Stores with a premium image, supermarkets, and mass merchandisers should carry larger assortments than low image and convenience stores. Also, stores where people tend to shop with a time constraint benefit from smaller assortments.
People are different, and some react more favorably to choice than others. Specifically, experts, rich and educated consumers tend to enjoy processing larger assortments, especially when they are making a planned, major shopping trip and do not have a favorable attitude towards the private label.
Moment of consumption
When we shop for immediate consumption, we prefer larger assortments than when we shop for future consumption.
Western cultures react more favorable to an increase in choice, with the USA taking the cake. The authors recommend maintaining a larger assortment in the USA than in Asian and African countries, with Europe and Australia falling in between.
Online and offline
Larger assortments are much more effective offline than they are online. This is likely the case because online shopping is facilitated by decision-making aids such as search and filter options, making large assortments easier to process.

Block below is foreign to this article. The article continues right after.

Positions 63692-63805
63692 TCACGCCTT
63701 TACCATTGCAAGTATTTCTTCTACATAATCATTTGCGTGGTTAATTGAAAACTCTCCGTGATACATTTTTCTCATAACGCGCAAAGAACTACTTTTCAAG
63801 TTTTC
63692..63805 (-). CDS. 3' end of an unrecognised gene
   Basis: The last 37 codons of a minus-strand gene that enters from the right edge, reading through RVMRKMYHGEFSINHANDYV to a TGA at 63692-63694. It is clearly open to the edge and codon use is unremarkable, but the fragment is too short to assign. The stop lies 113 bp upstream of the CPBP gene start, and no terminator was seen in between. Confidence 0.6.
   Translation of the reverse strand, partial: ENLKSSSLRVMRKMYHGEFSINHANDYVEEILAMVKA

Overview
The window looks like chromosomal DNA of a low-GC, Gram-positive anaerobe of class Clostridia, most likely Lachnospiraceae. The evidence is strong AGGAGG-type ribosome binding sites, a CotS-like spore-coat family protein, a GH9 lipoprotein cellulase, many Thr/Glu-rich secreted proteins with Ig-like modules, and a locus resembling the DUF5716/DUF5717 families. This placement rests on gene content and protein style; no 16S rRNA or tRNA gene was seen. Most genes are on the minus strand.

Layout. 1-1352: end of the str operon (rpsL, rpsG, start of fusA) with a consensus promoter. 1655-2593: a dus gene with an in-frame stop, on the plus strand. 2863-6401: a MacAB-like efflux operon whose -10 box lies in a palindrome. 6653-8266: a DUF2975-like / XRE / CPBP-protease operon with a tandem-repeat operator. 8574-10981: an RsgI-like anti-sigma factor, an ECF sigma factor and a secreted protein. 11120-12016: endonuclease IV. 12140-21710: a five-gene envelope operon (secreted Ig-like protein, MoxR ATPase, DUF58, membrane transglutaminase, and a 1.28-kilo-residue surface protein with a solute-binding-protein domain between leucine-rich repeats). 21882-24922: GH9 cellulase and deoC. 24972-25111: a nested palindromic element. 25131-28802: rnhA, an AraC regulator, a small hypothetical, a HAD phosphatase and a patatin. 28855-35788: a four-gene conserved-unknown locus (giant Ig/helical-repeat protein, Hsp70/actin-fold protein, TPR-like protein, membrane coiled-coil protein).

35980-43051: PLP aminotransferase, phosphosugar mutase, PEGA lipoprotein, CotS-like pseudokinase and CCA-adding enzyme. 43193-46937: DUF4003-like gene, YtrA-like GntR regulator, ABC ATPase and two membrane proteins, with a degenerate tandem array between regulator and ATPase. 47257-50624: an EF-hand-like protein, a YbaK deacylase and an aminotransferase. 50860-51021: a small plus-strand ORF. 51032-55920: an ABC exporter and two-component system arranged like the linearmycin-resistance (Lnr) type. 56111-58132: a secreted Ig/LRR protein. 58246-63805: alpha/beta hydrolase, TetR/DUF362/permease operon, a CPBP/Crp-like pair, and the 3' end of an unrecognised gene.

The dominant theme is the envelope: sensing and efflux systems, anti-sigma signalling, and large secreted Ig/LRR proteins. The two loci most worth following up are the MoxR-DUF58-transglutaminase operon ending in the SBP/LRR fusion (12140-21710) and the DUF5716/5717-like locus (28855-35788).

Imagine you’re spending the night in your nearby cinema, viewing Hollywood latest blockbuster. What determines how much you’ll enjoy the movie?
You might think about factors such the film’s beautiful cinematography, the popcorn’s crisp bite or even the usherette’s cute smile. Surprisingly, brain scientists from Princeton University have now unearthed a much more subtle influence on our experience of pleasure: the freedom of choice you had prior to attending the movie. The pleasure generated from choosing between options – let’s say a romantic comedy and a sci-fi epic – spills over to the subsequent experience. This is called the Choice Premium Effect.
It’s one of the most intriguing questions in neuromarketing today: how can we predict people’s choices by having a peek into their brain activity?
Our brains are made up of many clusters of neurons, each devoted to specific – but often yet weakly understood – functions and processes. Scientists and marketers unite in pursuit of so-called ‘buying buttons’. These specific brain areas are particularly responsive towards alluring products, commercials or otherwise money-spinning marketing stimuli.